In 1896, several major Democrats who considered the gold standard to be crucial for a stable economy had refused to endorse the presidential candidacy of William Jennings Bryan, who advocated the free coinage of silver. They either remained inactive during the campaign or supported the breakaway National Democrats (“Goldbugs”). In 1900, with the money question seemingly resolved in favor of the gold standard, many Gold Democrats returned to the party fold and backed Bryan for president.
This cartoon shows the marriage of Bryan to Eastern pro-gold standard Democrats interrupted by Uncle Sam, who objects because of the candidate’s adopted “Free Silver Baby.” Bryan insisted that the 1896 free-silver plank be incorporated into the 1900 Democratic National Platform, although he did not emphasize the issue during the 1900 campaign as he had during the previous contest. Even though the changed economic circumstances were enough for many Gold Democrats to overlook Bryan’s continued adherence to free silver, Republicans warned that the Gold Standard Act could be repealed if Bryan and a Democratic Congress were elected in 1900.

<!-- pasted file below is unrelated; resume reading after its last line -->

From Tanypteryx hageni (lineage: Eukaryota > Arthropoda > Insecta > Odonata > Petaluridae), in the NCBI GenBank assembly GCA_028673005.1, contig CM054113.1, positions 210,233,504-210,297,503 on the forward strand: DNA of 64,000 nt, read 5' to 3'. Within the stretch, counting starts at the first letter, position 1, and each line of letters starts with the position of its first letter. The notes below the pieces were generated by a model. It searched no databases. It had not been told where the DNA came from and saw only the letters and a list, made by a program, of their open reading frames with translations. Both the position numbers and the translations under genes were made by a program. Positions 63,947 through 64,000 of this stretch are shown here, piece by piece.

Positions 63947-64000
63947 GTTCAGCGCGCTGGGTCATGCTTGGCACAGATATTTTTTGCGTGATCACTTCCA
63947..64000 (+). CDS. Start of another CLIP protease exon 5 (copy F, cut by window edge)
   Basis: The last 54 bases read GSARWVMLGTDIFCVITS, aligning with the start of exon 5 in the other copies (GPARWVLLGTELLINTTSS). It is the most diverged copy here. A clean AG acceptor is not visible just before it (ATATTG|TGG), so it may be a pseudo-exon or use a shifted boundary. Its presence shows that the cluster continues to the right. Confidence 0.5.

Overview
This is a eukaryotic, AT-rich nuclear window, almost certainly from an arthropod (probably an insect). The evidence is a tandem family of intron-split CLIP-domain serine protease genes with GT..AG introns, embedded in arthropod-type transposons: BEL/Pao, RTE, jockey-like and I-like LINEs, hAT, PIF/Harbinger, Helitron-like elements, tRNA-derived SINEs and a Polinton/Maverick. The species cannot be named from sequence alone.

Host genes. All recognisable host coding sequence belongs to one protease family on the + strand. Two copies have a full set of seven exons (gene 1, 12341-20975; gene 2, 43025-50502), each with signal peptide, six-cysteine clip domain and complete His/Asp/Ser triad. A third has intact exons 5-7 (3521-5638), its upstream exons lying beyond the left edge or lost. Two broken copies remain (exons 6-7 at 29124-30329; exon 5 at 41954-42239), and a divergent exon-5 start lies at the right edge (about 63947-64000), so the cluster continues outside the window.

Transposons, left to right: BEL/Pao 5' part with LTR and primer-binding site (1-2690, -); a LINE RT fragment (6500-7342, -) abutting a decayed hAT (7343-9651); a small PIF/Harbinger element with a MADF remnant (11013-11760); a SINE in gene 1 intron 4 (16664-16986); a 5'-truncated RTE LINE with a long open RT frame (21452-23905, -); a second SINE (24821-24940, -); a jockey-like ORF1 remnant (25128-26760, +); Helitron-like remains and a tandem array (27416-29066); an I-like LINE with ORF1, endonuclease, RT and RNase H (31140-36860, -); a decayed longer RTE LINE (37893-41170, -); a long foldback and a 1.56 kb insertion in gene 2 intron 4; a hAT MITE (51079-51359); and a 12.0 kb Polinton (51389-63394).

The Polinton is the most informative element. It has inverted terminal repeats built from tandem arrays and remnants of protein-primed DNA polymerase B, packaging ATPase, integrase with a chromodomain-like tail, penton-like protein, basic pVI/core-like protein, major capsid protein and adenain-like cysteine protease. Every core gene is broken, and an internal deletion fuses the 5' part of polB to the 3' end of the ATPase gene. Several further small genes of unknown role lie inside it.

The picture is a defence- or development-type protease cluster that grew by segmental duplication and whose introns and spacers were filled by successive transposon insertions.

Here, Bryan appears as the bride, wearing a shamrock garland representing the Democratic Party’s Irish-Catholic faction. The groom appears to be an amalgam of financier August Belmont Jr. (eyes and nose) and his brother, Perry (hair and moustache), a former congressman and minister to Spain. Both were actively involved in politics and major contributors to the Democratic Party. As an influential international banker, August Belmont Jr. joined J. P. Morgan in the early 1890s to purchase U.S. bonds with gold as an emergency effort to restore the federal government’s dwindling gold reserve. Holding Bryan’s train are two other leading Gold Democrats (left-right), former senator David B. Hill of New York and former senator Arthur Pue Gorman of Maryland.
The Democrats in the pews are (left-right): pro-silver Joseph Blackburn, a former U.S. senator from Kentucky (1885-1897); Congressman Joseph Bailey of Texas, the House minority leader; Congressman William Sulzer of New York, a Tammany Hall politician; Richard Olney, former attorney general (1893-1895) and secretary of state (1895-1897); and James Hogg, former governor of Texas (1891-1895). The letter on the floor in the foreground is from Tammany “Boss” Richard Croker to Bryan. Tammany Hall had not supported Bryan in 1896 while Croker was on a three-year sojourn in Europe. He returned in 1897, and Tammany Hall worked hard for Bryan during the 1900 campaign.